Methods
1,946 postmenopausal women and 1,681 men ≥ age 50 years from the Framingham Study with information on BMD (1987-2001). Information on clinical predictors was used to estimate the 10-year probability of hip and major osteoporotic fracture by FRAX® (version 3.0).
Results
Overall proportion of women meeting treatment criterion was less when the 2008 NOF Guidelines were applied (41.1%) compared with 2003 Guidelines (47.8%). The proportion of women < age 65 years meeting treatment criterion was much less when applying 2008 Guidelines (23.1% in 2003, 8.3% in 2008), whereas the proportion of women > age 75 years increased slightly (78.3% in 2003, 86.0% in 2008). 17.0% of men ≥ age 50 years met treatment criterion (2.5% aged 50-64 years, 49.8% > age 75 years).
Conclusions
Nearly one-half of Caucasian post-menopausal women and one-sixth of men aged 50 years and older would be recommended for osteoporosis treatment according to 2008 NOF Guidelines. Given the high proportion of persons recommended for treatment, NOF Guidelines may need to be re-evaluated with respect to budget impact.
doi:10.1007/s00198-009-1127-3
PMCID: PMC2889692  PMID: 19937426
osteoporosis; treatment; FRAX®; NOF guidelines
13.  Reduction in bone relapse and improved survival with oral clodronate for adjuvant treatment of operable breast cancer [ISRCTN83688026] 
Breast Cancer Research  2006;8(2):R13.
Introduction
Experimental and clinical data show that the oral bisphosphonate clodronate (Bonefos®) can inhibit tumor-induced osteoclastic bone resorption. This randomized, double-blind, placebo-controlled, multicenter trial was designed to determine if the addition of oral clodronate to standard treatment for primary operable breast cancer could reduce the subsequent occurrence of bone metastases and thereby improve overall survival.
Methods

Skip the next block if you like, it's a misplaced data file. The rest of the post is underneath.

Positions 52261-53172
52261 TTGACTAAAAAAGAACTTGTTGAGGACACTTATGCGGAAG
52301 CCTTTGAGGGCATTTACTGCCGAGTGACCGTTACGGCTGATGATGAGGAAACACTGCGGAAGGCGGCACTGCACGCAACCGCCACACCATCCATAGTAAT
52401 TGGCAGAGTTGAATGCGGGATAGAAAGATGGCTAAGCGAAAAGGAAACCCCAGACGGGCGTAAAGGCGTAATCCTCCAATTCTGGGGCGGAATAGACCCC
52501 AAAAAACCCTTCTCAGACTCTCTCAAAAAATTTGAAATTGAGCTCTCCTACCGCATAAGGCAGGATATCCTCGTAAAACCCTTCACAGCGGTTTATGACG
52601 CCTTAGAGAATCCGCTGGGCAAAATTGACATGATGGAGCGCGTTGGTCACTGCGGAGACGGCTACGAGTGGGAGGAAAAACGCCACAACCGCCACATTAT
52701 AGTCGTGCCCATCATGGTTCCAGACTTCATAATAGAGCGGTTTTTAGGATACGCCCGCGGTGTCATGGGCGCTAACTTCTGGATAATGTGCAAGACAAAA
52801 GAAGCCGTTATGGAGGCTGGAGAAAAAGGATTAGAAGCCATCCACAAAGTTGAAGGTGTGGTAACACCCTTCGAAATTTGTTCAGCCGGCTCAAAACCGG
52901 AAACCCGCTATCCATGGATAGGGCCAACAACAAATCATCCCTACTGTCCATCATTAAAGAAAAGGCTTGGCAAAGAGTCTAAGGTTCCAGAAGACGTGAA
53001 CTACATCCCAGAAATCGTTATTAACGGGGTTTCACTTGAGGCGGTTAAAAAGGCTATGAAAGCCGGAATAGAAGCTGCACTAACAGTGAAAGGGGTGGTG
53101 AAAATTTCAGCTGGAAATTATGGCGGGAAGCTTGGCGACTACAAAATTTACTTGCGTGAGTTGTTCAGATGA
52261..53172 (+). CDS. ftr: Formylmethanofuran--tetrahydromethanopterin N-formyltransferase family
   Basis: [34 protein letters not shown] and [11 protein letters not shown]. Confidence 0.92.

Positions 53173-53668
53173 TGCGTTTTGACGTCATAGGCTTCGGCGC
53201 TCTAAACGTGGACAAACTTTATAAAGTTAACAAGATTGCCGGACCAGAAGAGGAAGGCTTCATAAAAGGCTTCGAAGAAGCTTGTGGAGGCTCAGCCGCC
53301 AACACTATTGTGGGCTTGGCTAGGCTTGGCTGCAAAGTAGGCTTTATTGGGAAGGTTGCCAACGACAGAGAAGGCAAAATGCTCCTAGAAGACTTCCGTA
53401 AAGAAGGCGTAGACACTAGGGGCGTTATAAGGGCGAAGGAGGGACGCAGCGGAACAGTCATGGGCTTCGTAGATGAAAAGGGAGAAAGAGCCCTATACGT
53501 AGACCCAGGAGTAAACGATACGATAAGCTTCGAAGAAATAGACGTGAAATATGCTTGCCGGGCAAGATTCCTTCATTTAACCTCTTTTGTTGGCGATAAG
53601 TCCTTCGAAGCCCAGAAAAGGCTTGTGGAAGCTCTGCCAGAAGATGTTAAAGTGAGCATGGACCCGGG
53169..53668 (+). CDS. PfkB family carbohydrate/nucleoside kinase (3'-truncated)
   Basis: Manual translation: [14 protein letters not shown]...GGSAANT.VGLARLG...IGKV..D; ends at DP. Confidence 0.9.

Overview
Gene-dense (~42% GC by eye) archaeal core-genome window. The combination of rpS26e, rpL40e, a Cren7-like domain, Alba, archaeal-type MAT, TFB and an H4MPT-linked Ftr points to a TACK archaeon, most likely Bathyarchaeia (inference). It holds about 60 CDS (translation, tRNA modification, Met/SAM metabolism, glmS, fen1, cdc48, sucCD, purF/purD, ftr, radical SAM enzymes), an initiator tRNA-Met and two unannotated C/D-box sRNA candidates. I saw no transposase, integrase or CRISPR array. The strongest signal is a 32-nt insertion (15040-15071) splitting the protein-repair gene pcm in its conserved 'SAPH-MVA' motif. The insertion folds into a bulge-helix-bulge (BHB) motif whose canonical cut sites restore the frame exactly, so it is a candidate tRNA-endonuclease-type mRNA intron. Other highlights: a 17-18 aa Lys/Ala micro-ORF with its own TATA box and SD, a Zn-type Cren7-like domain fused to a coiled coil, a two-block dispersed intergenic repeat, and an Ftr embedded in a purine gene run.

1,069 patients with primary operable stage I-III breast cancer were randomized to receive oral clodronate (1,600 mg/day) or placebo for 2 years, in conjunction with standard treatment for primary breast cancer including surgery, radiotherapy, adjuvant chemotherapy, and/or tamoxifen. All patients were assessed for bone metastases at two and five years and additionally when clinically indicated. Survival status was determined as of the close of the study on 30 June 2000 with a median follow up of 5.6 years. The treatment arms were compared using the unstratified log-rank test. Hazard ratios (HRs) with 95% confidence intervals were calculated.
Results
Oral clodronate significantly reduced the risk of bone metastases in all patients over the 5 year study period (51 patients versus 73 patients with placebo; HR = 0.692, P = 0.043); the difference was also statistically significant over the 2 year medication period (19 patients versus 35 patients with placebo; HR = 0.546, P = 0.031). These differences were most pronounced in patients with stage II/III disease (39 patients versus 64 patients with placebo, HR = 0.592, P = 0.009 over 5 years; 16 patients versus 32 patients with placebo, HR= 0.496, P = 0.020 over 2 years). Survival data also favoured the clodronate arm (HR for all patients = 0.768, P = 0.048; HR for stage II/III disease = 0.743, P = 0.041), although this was not significant due to multiple analyses. Oral clodronate was well tolerated, with mild-to-moderate diarrhoea being the most frequently reported adverse event.
Conclusion
These results confirm that oral clodronate will significantly improve the 5 year bone relapse free survival when used as a supplementary adjuvant treatment for patients receiving standard treatment for primary operable breast cancer.
doi:10.1186/bcr1384
PMCID: PMC1557723  PMID: 16542503
18.  The use of anticoagulants in bacterial endocarditis 
Postgraduate Medical Journal  1974;50(583):312-313.
Early experience in the treatment of bacterial endocarditis with penicillin suggested that the addition of anticoagulants might improve results. This paper reports a patient with bacterial endocarditis who died from embolic cerebral damage after initiation of treatment with heparin. The evidence suggests that anticoagulants were responsible for her death and that bacterial endocarditis is a relative contra-indication to anticoagulant therapy.
PMCID: PMC2495552

Results 1-19 (19)